I create work that responds to the site in which it takes place, in as many varied ways as can be imagined: What are the physical attributes of the site and how do they impact the work?; What is the relationship to the audience?; What is the ‘history’ of the site?; Are there any geopolitical or social or cultural structures in play?; In which ‘community' or ‘communities' does this work exist? ...
This questioning occurs in traditional black-box, theatrical settings, as well as unconventional spaces.
I recently presented my first full-length choreographic work in September - a timely meditation on the complexities of human interaction for five (5) dancers - Factory. Much of the movement material in Factory is imbued with a constant sense of movement - vibrating, always shifting, bouncing, and circling through space. The work demands an expansiveness in time/space to allow the world to unfold, adopting a meditative and contemplative energy and tone.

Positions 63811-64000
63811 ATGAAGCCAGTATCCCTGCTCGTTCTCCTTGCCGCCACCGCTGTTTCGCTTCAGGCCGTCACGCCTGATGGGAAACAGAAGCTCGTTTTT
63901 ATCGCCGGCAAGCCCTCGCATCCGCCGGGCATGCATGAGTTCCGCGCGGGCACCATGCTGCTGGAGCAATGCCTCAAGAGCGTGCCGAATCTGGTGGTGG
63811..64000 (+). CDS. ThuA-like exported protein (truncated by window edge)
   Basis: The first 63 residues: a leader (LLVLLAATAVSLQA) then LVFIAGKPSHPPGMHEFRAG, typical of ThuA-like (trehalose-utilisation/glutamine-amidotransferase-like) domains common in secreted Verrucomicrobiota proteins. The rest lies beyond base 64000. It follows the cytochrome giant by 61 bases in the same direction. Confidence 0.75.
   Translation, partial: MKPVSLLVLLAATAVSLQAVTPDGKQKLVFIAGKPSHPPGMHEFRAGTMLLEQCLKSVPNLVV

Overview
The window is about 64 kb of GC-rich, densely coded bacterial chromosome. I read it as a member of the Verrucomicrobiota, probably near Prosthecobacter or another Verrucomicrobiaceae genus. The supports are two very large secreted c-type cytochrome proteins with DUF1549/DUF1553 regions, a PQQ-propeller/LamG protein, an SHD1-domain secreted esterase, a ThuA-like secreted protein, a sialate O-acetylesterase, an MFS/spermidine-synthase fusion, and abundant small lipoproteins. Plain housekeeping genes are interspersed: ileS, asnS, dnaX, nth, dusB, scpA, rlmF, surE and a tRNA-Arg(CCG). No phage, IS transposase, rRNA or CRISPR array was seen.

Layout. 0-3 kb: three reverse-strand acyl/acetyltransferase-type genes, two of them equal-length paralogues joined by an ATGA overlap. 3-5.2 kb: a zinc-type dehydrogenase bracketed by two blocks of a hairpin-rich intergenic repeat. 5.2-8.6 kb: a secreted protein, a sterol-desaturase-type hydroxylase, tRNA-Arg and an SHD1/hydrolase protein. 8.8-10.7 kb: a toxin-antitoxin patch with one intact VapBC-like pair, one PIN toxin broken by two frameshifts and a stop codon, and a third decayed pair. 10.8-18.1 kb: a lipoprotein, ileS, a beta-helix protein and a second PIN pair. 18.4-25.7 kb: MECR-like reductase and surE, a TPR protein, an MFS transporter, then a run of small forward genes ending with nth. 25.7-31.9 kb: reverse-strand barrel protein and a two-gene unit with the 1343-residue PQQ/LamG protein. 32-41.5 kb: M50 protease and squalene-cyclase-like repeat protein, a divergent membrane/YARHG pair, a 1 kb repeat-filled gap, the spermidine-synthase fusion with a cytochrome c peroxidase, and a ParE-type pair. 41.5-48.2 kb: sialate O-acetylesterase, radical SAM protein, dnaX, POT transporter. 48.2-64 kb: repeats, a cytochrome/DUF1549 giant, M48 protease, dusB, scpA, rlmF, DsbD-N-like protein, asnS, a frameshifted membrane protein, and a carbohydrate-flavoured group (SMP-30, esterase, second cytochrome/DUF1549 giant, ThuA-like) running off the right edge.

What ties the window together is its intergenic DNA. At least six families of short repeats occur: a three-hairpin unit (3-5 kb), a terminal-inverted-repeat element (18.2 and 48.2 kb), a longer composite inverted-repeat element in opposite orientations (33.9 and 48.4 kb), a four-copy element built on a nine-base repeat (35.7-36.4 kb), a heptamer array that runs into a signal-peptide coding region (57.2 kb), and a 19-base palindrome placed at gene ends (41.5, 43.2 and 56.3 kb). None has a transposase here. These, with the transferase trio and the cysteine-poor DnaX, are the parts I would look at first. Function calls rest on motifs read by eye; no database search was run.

I learned much from this choreographic experience. I discovered and began to refine a way-of-working with the dancers, that is based in the layering of physical and relational tasks, spatial dynamics, and deconstructed narrative. We delved deep into this work, though it still feels like there is so much more to mine and uncover.
I also created a short 15-minute work - Two/Fan - a study, as distillation of these movement principles. The aforementioned layering became more focused and refined.
After all this, I am now fascinated with this way of working with a solo interpreter... specifically how my own body responds and absorbs the years of questioning and uncovering. For Dance Matters in April, I am proposing a short 10- to 12-minute solo performance work, as the choreographer and interpreter.
'A Right Charlie' is a portrait/study of a solitary figure in time and space. This work sits in the midst of a long-term fascination with, and investigation into my own movement language and its communicative power.
The world is such a crazy, complicated, and oft disconnected place. Yet we long for connection and understanding. My work confronts this idea, and manifests in physically-rigorous movement with theatrical underpinnings. I explore the relationship of the body as a communicative vehicle - in time and space, in full view of an audience.
Photo of Michael Caldwell by Lisa Hebert